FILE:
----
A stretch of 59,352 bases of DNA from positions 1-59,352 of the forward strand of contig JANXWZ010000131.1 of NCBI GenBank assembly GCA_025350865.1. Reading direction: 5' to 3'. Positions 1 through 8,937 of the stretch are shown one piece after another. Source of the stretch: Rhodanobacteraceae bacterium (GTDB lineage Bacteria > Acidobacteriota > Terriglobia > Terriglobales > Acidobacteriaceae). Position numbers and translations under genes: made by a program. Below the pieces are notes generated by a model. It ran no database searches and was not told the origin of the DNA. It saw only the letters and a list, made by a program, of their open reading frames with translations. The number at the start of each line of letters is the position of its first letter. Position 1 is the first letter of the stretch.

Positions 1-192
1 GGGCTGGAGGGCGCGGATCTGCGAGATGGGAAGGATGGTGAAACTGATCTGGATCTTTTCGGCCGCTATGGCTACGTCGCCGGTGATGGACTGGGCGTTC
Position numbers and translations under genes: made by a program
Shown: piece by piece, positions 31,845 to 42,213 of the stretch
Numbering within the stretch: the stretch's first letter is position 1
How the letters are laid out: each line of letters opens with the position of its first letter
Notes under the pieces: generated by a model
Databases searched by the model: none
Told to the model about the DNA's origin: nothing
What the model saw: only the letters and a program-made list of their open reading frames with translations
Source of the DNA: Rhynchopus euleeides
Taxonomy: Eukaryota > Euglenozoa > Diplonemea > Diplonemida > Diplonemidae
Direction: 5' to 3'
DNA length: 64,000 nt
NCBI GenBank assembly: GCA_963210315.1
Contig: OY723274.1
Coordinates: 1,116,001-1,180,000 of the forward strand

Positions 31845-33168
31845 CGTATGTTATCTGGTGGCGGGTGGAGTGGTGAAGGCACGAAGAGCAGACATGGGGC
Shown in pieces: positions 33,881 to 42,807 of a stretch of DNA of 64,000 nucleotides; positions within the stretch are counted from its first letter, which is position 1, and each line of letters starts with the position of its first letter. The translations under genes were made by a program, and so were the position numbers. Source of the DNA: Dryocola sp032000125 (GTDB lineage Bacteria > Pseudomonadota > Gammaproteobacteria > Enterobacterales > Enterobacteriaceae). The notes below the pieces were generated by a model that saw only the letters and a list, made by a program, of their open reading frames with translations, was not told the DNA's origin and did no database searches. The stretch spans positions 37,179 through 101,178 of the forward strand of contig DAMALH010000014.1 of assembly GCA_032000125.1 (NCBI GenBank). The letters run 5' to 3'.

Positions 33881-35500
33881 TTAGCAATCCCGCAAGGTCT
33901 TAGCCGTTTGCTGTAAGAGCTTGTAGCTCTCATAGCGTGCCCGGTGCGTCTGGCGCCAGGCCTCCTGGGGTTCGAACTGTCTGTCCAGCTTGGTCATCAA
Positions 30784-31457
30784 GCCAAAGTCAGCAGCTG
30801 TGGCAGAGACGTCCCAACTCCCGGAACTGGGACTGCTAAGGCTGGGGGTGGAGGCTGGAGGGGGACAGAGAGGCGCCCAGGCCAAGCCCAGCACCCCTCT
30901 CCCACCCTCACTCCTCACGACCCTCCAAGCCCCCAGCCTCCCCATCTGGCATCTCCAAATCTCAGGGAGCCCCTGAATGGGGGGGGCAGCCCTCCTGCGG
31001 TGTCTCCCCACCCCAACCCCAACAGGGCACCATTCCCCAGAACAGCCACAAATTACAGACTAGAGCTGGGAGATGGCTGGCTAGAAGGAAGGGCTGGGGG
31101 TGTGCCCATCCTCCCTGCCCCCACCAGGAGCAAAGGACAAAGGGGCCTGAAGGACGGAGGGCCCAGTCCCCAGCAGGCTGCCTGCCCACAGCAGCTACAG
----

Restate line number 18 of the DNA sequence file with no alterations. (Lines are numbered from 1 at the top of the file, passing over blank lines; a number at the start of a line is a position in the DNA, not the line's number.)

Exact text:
Coordinates: 1,116,001-1,180,000 of the forward strand